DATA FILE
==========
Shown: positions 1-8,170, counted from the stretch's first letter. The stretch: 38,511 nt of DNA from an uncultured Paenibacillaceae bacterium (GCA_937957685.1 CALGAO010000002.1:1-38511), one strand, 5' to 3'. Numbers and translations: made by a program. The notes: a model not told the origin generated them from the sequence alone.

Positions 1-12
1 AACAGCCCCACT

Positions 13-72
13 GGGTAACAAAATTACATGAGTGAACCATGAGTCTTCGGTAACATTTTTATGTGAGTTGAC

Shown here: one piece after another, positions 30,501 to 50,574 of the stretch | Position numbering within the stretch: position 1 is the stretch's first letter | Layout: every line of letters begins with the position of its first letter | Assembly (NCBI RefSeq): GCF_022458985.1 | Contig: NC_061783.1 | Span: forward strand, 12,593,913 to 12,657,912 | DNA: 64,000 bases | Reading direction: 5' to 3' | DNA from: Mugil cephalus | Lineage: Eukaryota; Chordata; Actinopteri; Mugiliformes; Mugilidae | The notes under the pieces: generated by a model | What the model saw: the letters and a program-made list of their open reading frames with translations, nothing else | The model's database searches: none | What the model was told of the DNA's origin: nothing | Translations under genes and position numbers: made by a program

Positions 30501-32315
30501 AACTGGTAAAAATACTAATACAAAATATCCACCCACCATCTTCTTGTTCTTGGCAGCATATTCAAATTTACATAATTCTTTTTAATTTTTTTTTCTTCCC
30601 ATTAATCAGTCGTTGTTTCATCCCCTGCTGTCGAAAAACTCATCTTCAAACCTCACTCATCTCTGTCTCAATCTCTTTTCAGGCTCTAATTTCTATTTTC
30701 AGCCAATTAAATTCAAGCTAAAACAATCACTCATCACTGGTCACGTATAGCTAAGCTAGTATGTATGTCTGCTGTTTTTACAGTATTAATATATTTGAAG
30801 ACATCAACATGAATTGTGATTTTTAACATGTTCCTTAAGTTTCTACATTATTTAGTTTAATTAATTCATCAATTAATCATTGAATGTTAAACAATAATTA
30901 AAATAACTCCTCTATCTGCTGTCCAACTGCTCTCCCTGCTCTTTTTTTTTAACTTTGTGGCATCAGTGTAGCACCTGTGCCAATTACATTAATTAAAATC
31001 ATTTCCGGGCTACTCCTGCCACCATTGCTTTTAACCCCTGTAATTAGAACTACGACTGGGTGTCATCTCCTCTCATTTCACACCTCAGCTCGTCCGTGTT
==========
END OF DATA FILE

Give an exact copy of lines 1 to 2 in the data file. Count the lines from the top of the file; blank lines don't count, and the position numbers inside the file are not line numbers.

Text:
Shown: positions 1-8,170, counted from the stretch's first letter. The stretch: 38,511 nt of DNA from an uncultured Paenibacillaceae bacterium (GCA_937957685.1 CALGAO010000002.1:1-38511), one strand, 5' to 3'. Numbers and translations: made by a program. The notes: a model not told the origin generated them from the sequence alone.

Positions 1-12